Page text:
The 70-pound olive ridley sea turtle, named Tucker by aquarium staff who have cared for him since December, is undergoing tests at the Seattle Aquarium this week to determine if hyperbaric therapy—which involved breathing 100 percent oxygen for about 2 ½ hours—corrected his buoyancy problem. The turtle cannot be safely released back into the Pacific Ocean until he is able to dive normally, which is important for him to find food and avoid predators and other threats, such as boats.

While at the Virginia Mason Center for Hyperbaric Medicine on Monday, the 20-year-old turtle was closely monitored by a team of experts that included Seattle Aquarium veterinarian Lesanna Lahner, DVM, MPH, and James Holm, MD, medical director at the Center for Hyperbaric Medicine. Drs. Lahner and Holm, and hyperbaric nurse Alyson Barger, RN, were inside the hyperbaric chamber with Tucker from the start of therapy through completion. The turtle was watched closely with a heart monitor and assisted with breathing via a tube in his airway. He was provided sedation and tolerated the treatment well.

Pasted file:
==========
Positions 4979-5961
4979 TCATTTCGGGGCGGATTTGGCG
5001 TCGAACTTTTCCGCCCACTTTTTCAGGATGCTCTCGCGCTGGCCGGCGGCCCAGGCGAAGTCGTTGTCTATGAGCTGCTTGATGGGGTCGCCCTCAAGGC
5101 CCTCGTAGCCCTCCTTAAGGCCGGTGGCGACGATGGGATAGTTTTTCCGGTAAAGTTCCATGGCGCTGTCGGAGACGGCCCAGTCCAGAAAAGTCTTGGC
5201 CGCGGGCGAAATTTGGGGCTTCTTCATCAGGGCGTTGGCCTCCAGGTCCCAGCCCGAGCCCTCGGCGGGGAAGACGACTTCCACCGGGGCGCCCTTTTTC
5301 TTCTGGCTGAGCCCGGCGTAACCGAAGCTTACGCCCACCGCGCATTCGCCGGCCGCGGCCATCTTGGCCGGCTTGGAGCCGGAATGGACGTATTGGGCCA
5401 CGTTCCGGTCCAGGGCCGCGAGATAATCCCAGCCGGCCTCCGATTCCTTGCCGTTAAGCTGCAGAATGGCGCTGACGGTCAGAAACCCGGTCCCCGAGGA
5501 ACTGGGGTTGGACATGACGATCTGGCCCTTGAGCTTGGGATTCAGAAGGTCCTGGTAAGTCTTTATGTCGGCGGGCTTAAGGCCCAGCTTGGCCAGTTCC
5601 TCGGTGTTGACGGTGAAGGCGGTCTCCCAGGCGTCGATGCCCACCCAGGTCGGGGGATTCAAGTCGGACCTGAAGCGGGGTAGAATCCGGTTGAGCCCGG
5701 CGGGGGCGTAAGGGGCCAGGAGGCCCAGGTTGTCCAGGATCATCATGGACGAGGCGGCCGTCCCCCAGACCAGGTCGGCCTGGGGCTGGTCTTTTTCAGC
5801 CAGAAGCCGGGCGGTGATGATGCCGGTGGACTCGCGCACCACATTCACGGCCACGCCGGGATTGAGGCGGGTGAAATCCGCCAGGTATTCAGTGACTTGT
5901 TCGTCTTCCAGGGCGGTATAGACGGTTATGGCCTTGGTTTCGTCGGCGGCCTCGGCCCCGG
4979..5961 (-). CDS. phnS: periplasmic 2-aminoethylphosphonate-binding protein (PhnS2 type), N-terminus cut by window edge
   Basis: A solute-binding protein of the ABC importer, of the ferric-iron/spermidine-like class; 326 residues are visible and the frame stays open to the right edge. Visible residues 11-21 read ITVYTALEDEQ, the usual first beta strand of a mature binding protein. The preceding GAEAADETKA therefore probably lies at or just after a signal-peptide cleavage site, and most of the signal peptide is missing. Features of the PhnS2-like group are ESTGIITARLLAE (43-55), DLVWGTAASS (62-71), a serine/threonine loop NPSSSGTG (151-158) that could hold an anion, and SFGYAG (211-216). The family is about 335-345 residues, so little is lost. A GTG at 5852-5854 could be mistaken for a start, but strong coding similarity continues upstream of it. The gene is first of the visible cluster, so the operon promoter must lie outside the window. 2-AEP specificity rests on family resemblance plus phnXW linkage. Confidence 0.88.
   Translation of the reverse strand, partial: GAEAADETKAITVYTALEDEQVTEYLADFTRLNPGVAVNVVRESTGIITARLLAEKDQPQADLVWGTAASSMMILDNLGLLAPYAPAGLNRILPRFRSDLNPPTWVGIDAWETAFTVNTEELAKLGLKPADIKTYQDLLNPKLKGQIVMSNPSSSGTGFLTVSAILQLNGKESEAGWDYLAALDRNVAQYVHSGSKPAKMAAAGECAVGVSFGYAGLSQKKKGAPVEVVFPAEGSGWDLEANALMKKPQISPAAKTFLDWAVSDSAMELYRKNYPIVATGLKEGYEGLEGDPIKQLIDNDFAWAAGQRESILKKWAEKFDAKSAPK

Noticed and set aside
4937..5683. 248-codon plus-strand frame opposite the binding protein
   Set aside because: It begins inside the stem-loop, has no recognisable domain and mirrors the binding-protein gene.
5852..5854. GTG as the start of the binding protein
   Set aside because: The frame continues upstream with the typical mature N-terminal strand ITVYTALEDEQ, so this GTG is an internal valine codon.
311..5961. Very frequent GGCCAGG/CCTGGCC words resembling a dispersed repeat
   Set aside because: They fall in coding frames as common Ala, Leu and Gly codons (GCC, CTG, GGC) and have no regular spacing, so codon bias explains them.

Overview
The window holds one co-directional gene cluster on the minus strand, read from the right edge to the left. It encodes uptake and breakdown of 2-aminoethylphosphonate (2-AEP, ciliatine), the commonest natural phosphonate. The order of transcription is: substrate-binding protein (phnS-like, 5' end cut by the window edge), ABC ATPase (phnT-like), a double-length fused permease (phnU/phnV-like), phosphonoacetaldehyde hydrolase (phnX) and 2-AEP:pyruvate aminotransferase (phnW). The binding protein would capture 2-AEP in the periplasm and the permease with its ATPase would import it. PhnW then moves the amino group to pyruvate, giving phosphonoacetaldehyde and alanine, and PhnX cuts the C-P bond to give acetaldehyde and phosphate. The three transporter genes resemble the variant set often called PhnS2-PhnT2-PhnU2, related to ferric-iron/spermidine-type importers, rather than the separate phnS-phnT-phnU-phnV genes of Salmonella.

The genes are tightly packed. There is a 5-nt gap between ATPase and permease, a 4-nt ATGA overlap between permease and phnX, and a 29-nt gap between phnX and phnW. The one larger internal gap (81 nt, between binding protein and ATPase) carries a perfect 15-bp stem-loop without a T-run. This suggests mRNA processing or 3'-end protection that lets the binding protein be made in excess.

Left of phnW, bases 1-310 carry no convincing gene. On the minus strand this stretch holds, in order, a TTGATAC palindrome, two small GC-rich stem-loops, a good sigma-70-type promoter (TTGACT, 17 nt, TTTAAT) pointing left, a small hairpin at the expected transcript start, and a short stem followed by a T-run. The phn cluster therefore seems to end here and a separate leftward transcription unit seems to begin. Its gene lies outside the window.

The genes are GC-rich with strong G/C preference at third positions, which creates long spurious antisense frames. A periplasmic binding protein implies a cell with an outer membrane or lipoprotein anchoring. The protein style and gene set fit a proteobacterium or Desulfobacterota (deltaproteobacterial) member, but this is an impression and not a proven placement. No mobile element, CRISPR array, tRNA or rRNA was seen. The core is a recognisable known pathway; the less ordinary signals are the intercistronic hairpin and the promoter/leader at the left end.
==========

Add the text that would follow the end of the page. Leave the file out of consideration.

"We are honored that the Seattle Aquarium team contacted us about using hyperbaric oxygen as a possible treatment to help Tucker on his road to recovery,” said Dr. Holm, who is board-certified in undersea and hyperbaric medicine and has been a scuba diver for 40 years. “We have treated many scuba divers over the years for a gas bubble disease known as decompression sickness, which is also called ‘the bends.’ This is the first time we have been asked to assist in the care of a sea turtle, which are excellent divers themselves.”